Levin (J. Scott Applewhite / AP)
Washington — House Democrats say more than 1.6 million people have lost emergency unemployment benefits since they expired in late December — including more than 56,000 in Michigan.
Democrats and the White House again Friday urged Republicans to extend the benefits that had been in place since 2008. House GOP leaders have said they would consider doing so if a corresponding amount of budget cuts were made to pay for the program’s extension.
President Barack Obama is expected to call Tuesday for an extension in his State of the Union Address. In January, about 300,000 people lost benefits who would have been eligible.
When the benefits expired, nearly 44,000 people in Michigan immediately lost benefits and now 56,619 have lost benefits — meaning nearly 13,000 more saw their unemployments benefits expire this month — ahead of when they would have expired under the program.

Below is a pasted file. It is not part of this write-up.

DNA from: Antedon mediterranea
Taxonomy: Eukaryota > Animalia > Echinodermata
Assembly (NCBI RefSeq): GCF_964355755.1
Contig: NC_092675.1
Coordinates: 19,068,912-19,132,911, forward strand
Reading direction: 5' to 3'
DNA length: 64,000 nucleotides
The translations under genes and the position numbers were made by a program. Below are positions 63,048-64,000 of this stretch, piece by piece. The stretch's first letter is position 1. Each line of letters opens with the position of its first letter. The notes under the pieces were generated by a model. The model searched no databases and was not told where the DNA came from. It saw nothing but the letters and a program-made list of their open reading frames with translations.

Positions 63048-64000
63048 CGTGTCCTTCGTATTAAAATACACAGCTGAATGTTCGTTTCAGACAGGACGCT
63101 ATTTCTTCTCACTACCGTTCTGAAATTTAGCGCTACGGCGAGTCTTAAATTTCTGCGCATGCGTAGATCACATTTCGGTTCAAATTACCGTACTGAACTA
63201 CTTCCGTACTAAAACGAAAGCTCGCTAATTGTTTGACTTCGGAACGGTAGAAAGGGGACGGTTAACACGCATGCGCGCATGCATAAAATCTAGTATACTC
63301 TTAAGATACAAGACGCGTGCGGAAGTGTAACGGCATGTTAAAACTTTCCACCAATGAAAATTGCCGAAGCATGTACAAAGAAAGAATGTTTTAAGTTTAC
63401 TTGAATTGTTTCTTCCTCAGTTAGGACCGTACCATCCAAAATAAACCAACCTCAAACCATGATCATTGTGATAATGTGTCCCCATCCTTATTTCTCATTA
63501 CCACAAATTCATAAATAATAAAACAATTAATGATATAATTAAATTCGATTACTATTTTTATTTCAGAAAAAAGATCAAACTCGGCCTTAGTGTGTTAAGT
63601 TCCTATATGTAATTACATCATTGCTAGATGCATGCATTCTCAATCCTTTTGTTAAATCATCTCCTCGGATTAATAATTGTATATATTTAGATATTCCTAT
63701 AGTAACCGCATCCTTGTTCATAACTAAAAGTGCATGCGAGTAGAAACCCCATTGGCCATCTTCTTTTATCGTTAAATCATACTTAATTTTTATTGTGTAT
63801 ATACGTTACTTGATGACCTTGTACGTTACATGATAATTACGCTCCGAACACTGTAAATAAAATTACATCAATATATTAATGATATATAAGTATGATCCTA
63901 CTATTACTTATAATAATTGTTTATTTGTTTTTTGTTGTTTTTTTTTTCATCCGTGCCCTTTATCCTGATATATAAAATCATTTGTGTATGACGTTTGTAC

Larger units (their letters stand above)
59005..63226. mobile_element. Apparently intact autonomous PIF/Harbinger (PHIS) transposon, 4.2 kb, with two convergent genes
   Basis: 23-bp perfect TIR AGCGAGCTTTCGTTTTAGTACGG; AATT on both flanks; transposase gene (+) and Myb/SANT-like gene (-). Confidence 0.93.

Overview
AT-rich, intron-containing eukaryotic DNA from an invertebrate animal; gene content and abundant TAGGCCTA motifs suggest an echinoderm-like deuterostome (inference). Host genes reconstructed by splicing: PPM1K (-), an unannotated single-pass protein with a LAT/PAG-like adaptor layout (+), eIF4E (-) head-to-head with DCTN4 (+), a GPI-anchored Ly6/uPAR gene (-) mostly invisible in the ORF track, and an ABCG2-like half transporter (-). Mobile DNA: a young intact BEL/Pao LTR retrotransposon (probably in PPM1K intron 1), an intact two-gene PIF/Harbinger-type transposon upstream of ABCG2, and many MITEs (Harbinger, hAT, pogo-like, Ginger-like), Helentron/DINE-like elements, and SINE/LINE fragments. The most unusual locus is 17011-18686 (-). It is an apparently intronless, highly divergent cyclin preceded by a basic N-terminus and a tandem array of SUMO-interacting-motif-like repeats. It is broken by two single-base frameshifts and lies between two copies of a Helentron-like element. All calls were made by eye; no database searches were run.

“The harmful impact of failing to renew emergency unemployment insurance continues to spread across the nation,” said Rep. Sander Levin, D-Royal Oak, the top Democrat on the House Ways and Means Committee.
Since 2008, 24 million people have received $252 billion in emergency benefits, according to a GOP study released in October. The report said the program, “which has already added too much to the deficit, and helped keep unemployment too high for too long — should be allowed to finally come to an end.”
Unemployed people in Michigan are now eligible for 20 weeks of unemployment, down from the 57 weeks of total unemployment — including 37 weeks under the federal program — that were most recently available. Michigan offers among the lowest number of weeks of unemployment benefits in the United States.
If Congress doesn’t act to reinstate the program, this year another 3.6 million people, including 145,000 more people in Michigan, will lose benefits, the White House estimates.
States with the highest unemployment rates — such as Michigan — were initially eligible to grant workers up to 99 weeks of benefits between state and federal programs.
During this time in May 2010, The Detroit News reported that landscaping companies found some job applicants rejected work offers so they could continue collecting unemployment benefits.